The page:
On 16 December 1969, The Mummy was shown for the first time to the audience of the Cairo Film Club, which included many intellectuals. In the dark, Shadi Abdel Salam waited for the reaction of his family and friends to this new work of art. All were moved by the film’s sober technique and by its theme, which was deeply touching for Egyptians: a sacred theme presented in a new form – the language of film – and accompanied by the sincerity that’s in harmony with this people.
The filmmaker had first read the story about the hiding place of the royal mummies of Deir al-Bahari in 1956, after his graduation from the Academy of Fine Arts. It had remained in his memory until the day when, thanks to his job as artistic adviser for the film Pharaoh by the Polish director Jerzy Kawalerowicz in 1963, this project was born. The Mummy’s long journey began. He was impressed by the mummies’ defiance of time and their journey from one tomb to another, eventually ending up in the Egyptian Museum. This raised the question of Ancient Egypt’s immortality and gave concrete expression to the idea that the preservation of names and bodies was a national safeguard rather than a material one.
In 1965, Abdel Salam completed the first version of the script for The Mummy, titled And They Were Buried a Second Time... It was the application of theories he had been studying for years. However, he decided to abandon this first draft and start over, this time based on his own emotions and ideas. He was surprised by the result, which was both romantic and melodramatic. He abandoned this version too. Then he had a third try at the script. This time, the result came out differently. In the first two versions, the main character was the “stranger” – for whom he had written a forty-line poem – whereas in the last version it was Wanis, as in the film. He wasn’t satisfied with this third version either, since it contained many events and details that trivialized it and turned it into a depressing individual story.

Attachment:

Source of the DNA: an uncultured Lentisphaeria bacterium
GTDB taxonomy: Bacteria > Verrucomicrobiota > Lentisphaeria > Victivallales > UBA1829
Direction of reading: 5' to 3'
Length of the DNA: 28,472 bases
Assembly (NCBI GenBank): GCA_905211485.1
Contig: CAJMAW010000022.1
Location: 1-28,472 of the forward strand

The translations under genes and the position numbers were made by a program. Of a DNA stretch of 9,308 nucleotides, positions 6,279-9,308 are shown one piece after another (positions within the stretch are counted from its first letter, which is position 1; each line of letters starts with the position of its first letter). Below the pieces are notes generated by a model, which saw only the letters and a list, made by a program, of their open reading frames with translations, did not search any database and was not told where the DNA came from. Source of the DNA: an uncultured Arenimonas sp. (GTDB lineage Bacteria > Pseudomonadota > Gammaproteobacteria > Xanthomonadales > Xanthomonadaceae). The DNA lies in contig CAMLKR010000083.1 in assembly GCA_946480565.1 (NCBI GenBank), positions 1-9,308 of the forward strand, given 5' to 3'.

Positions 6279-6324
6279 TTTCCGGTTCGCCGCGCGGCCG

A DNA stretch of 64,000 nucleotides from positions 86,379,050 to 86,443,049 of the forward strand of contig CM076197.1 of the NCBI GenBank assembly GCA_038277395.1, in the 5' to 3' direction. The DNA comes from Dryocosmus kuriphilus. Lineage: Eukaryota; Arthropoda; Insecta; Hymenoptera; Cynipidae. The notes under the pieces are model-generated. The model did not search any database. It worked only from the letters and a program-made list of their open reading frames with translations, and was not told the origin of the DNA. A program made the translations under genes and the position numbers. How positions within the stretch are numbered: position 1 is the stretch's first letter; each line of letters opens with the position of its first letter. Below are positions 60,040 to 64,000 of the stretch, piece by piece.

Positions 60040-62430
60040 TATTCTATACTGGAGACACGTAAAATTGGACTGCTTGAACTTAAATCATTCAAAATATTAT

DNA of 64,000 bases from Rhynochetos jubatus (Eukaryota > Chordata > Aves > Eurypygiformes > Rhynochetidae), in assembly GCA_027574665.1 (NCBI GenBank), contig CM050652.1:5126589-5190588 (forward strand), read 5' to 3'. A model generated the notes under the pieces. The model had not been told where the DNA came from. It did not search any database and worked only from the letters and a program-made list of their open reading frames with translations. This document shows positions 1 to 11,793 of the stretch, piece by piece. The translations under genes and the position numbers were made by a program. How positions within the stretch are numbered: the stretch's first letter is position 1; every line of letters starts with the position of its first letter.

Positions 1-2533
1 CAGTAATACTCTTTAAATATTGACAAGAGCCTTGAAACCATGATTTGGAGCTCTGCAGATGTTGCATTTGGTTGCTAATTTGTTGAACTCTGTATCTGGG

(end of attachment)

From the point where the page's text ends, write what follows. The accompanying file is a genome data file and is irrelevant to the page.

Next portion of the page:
After a short break, he resumed work on the script in the form of a poem, or what we could call poetic prose, according to Paul Valéry’s concept. The film finally began to take shape, and the characters began to hold their importance, not as reflections of reality but as symbols.
When he collaborated with Rossellini in 1966 – who had come to Egypt to shoot an episode of Man’s Struggle for Survival – Abdel Salam made him read his script. The Italian filmmaker, involved in the creation of a centre for experimental cinema and charmed by the subject, considered it material to be developed in the way of auteur cinema.
Shadi Abdel Salam’s cinema was auteur cinema par excellence, which sought to translate his view of the world and of Egyptian identity. The war of 1967 led to the suspension of Rossellini’s project, who left Egypt without finishing the episode he was directing. Nonetheless, Sarwat Okacha decided to begin the production of Abdel Salam’s film. The crew met and rehearsed in the headquarters of the Centre for Cultural Cooperation in Zamalek, which was chaired by Magdi Wahba.
Shadi Abdel Salam had planned to film in black and white, but the officials involved wanted it to be in colour so as to facilitate its distribution. Originally, Shadi had dressed his characters in white tunics. When it was decided that the film would be in colour, he dressed them in black for contrast with the ochre background of desert sand and archaeological remains.
Salah Marei and his assistants started the like-for-like reconstruction of the original sarcophagi. The décor and tomb walls were made in off-set workshops and assembled on location.
Abdel Salam hesitated about which language to use in the film. He opted for classical Arabic, which according to him expresses timelessness, while the Upper Egyptian dialect would have rendered the film too realistic. He also chose unknown actors, whom he recommended to act with restraint by internalizing the conflicts and not looking for easy effect.
Choosing the most important events of the last century as the framework for his story, he gave concrete expression to the words of the pharaonic Book of the Dead. The intention of the film is to evoke the gap between two worlds: the traditional world, embodied by the Horabat tribe, and the modern world, represented by the “Gentlemen from Cairo”. The action of the film takes place over the course of one day. The conflict between these two worlds doesn’t only have negative effects, and Shadi used this to reconstruct the slow development of Egyptian national identity.
The mummies were found eventually, after many centuries. The rift between a population with a rich past and an educated minority is at the heart of his film’s approach. Shadi Abdel Salam wanted to link this glorious past to contemporary Egypt. For the story he tackles in his film is ultimately a search for Egyptian identity and national spirit. Thus ends the story of these mummies and their unique fate: they were saved from looting and buried by the 21st-dynasty priests of Amun. Three thousand years later, the Egyptologist Ahmed Pasha Kamal duped the secret of their hiding place out of the mountain tribes so that, one hundred years later, Shadi Abdel Salam would tell their story, calling for a new century of revival.
This text originally appeared as ‘La Momie’, in Magda Wassef, Salah Marei, ed. Chadi Abdel Salam, le Pharaon du cinéma égyptien (Paris: Librairie Ima, 1996).
With thanks to Magda Wassef.
Milestones: Al-mummia takes place on Thursday 21 January 2021 at 19:30 on Sabzian. You can find more information on the event here.